Peaceful Place recently organized three closets in the master bedroom of a client who was preparing the space for recuperation after double knee replacement surgery. Years of physical challenges had made it difficult for her to declutter, and she wanted her bedroom to be a peaceful place for healing after her surgery. She had three closets full of clothes, some in sizes which no longer worked. The process started with taking all clothes out of the 3 closets and bureau, sorting them in to category piles, helping the client decide what to keep, and organizing what remained. The end result? After Peaceful Place took 42 contractor bags of clothes and shoes to Savers for donation, she has an entire closet free. One closet is for everyday wear, and one for dress wear. The clothing is arranged by type (blouses, tops, skirts, etc. ) and color. As always, Peaceful Place arranged everything so that it is easy to put back, which is the only way to maintain the organization. [soliloquy id="732"]
Melissa in Weymouth, after several moves over the past few years, hired Peaceful Place to help her unpack her clothes and organize her large, but very long and narrow, master closet. The slideshow below shows different stages of the process. After unpacking the clothes, Melissa purged clothes she no longer wanted to wear to be donated. Next, Peaceful Place sorted her clothes by type, then labeled the physical space with which types went where. Since Melissa didn't have a bureau and wanted to keep her foldable clothes in an armoire, our organizer went shopping for matching baskets. The last step was hanging the clothes and accessories in the closet and putting the folded clothes in the armoire. It was a 7-hour project, but the room and closet were beautifully transformed and now Melissa has easy access to all her clothes![ngg_images source="galleries" container_ids="5" sortorder="19,20,21,22,24,25,26,27,28,30,31,32,29,34" display_type="photocrati-nextgen_basic_thumbnails" override_thumbnail_settings="0" thumbnail_width="240" thumbnail_height="160" thumbnail_crop="1" images_per_page="20" number_of_columns="0" ajax_pagination="0" show_all_in_lightbox="0" use_imagebrowser_effect="0" show_slideshow_link="1" slideshow_link_text="[Show slideshow]" order_by="sortorder" order_direction="ASC" returns="included" maximum_entity_count="500"]
If you are a member of an organization which hosts speakers or workshops, Julie Brooks, professional organizer and owner of Peaceful Place, is available to speak. Organizing is a topic which nearly everyone can relate to – who doesn’t have a messy garage, drawer, closet, or basement that they just can’t seem to get under control? Julie Brooks has been speaking professionally on Cape Cod for more than 10 years. As a small business Internet marketing guru she has run workshops and spoken to hundreds of Cape Cod business owners. She has now launched a series of engaging, lively, and fun presentations on the topic of home organization, geared to inspire people to get started organizing. Click here to see a list of topics and a booking form.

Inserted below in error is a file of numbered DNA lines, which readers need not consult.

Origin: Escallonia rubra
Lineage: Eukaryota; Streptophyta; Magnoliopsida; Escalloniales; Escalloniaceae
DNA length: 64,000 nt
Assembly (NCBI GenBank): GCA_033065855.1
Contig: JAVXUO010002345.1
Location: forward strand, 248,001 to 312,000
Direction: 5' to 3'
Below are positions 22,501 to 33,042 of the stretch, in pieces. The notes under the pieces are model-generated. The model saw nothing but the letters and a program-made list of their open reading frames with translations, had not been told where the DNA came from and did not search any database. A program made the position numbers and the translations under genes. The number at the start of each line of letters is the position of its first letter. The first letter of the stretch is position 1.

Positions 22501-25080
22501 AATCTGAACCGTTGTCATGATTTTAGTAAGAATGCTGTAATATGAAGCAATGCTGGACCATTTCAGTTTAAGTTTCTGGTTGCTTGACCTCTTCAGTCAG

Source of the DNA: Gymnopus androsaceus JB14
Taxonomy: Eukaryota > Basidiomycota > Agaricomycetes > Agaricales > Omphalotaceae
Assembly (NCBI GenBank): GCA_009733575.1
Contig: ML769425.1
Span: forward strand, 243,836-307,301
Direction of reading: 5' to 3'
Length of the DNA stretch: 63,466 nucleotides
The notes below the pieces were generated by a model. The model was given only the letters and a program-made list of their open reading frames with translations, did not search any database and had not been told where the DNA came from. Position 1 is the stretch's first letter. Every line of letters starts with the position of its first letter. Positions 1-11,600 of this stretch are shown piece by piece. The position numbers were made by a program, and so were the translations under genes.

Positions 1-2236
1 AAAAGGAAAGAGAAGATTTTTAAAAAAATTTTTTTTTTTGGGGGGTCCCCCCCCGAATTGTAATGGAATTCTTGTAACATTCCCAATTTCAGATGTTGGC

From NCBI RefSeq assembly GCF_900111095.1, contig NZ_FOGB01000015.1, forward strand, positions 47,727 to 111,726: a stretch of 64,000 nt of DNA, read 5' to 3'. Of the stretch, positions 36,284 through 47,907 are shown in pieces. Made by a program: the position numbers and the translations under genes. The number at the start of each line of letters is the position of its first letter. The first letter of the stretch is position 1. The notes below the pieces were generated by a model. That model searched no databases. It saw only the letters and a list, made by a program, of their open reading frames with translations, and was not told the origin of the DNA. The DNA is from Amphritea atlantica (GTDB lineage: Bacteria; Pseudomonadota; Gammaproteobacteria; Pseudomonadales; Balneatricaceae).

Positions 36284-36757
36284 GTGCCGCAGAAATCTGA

Peaceful Place recently tackled one of the most common organizational pitfalls: the kitchen junk drawer. Since the kitchen is the most-used room in the house, any stray object finds its way into this spot. The ideal purpose purpose of this drawer is to hold the following types of things:
- Office supplies: Pens, pencils, pads of paper, Post-its, tape - if you don't have an office area in your kitchen
- Household tools - scissors, tape measure, super glue, small screwdrivers
- Pet medicine & supplies
- Rubber bands, bag clips, hair elastics
- Spare change
- First aid - bandaids & ointment
- Sunscreen & lip balm
- Coupons & gift cards
The trouble comes when people have outdated chargers & keys, and too many of all the above objects. We used containers from the Dollar Store with rubber bottoms to prevent sliding - also, the drawer has a grip liner, always a good idea. An idea for what to do with assorted screws and parts which might go to something, but you're not sure what: Put them in a box with a label to go through it 6 months from now. If you haven't needed it in that time, it's okay to part with it.
This client in the Mid-Cape area had a closet and dresser with some unique challenges. First, the dresser had only three deep drawers and the client had a lot of workout clothes, most of which were black, making it hard to find the right piece. Second, there was no room in the bottom of the closet for a laundry basket and the clothes were hung on a mix of plastic, wooden, and wire hangers, which made it difficult to slide the clothes on the the poles. After purging about 25% of items for donation, there was room for the laundry basket. The clothes in drawers were sorted into deep containers to separate them, and most items were rolled or folded using the Kon-Mari method. All hanging clothes were then sorted by function, style, season, and color, with like items hung on similar hanger types, making it easier to access individual pieces. Shoes and scarves were likewise sorted by season and color. The end result makes it far easier to coordinate an outfit, with all pieces being visible and within easy reach. [soliloquy id="479"]